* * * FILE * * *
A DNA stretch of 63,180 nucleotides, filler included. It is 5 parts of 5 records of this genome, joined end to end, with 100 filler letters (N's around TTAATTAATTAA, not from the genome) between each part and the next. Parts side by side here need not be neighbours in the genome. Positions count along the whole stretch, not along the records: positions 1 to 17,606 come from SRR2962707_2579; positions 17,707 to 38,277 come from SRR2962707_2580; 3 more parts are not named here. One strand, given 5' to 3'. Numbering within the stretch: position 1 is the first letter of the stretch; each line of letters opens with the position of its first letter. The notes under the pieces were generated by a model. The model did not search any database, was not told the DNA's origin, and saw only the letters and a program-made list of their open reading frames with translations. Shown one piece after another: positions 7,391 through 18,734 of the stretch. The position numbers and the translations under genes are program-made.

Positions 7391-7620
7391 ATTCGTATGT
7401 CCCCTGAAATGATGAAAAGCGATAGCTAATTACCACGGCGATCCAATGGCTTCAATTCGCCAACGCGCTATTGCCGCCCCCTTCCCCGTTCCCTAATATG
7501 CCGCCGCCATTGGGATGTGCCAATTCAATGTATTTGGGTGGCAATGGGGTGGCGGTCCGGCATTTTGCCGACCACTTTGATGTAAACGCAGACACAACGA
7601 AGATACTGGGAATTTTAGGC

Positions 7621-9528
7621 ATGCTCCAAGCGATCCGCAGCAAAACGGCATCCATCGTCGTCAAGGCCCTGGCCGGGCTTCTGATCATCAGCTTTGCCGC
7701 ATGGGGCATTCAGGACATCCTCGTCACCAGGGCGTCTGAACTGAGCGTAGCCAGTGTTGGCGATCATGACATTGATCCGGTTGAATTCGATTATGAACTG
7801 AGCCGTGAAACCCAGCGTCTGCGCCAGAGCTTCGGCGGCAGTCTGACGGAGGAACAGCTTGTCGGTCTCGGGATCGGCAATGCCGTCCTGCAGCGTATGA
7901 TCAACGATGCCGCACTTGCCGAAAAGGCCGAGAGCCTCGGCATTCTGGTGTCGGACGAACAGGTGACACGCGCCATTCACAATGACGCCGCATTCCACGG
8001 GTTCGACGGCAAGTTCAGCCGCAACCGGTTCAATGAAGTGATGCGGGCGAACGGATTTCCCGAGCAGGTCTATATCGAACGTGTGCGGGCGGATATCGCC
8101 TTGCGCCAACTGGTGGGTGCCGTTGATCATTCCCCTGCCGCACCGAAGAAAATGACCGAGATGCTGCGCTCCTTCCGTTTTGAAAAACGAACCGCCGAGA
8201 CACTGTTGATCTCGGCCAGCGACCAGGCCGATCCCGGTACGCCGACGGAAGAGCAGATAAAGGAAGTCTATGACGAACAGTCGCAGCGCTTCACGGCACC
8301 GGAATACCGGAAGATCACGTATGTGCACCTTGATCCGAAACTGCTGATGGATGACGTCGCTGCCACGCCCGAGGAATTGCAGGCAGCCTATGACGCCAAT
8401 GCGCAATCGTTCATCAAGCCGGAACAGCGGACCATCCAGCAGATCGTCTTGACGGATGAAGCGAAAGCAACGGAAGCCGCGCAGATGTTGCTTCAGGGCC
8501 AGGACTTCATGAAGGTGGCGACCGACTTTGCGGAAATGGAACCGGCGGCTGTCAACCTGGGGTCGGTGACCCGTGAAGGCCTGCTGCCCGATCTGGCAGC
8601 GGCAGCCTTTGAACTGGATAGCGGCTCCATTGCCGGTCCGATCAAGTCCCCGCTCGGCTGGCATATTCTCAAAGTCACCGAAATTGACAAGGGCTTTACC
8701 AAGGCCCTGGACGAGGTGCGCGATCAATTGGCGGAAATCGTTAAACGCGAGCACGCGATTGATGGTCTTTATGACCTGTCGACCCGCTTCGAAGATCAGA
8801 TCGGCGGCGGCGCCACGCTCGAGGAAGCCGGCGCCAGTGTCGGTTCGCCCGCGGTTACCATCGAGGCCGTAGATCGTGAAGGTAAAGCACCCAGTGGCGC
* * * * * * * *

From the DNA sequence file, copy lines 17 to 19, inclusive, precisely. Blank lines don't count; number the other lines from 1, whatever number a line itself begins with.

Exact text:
8501 AGGACTTCATGAAGGTGGCGACCGACTTTGCGGAAATGGAACCGGCGGCTGTCAACCTGGGGTCGGTGACCCGTGAAGGCCTGCTGCCCGATCTGGCAGC
8601 GGCAGCCTTTGAACTGGATAGCGGCTCCATTGCCGGTCCGATCAAGTCCCCGCTCGGCTGGCATATTCTCAAAGTCACCGAAATTGACAAGGGCTTTACC
8701 AAGGCCCTGGACGAGGTGCGCGATCAATTGGCGGAAATCGTTAAACGCGAGCACGCGATTGATGGTCTTTATGACCTGTCGACCCGCTTCGAAGATCAGA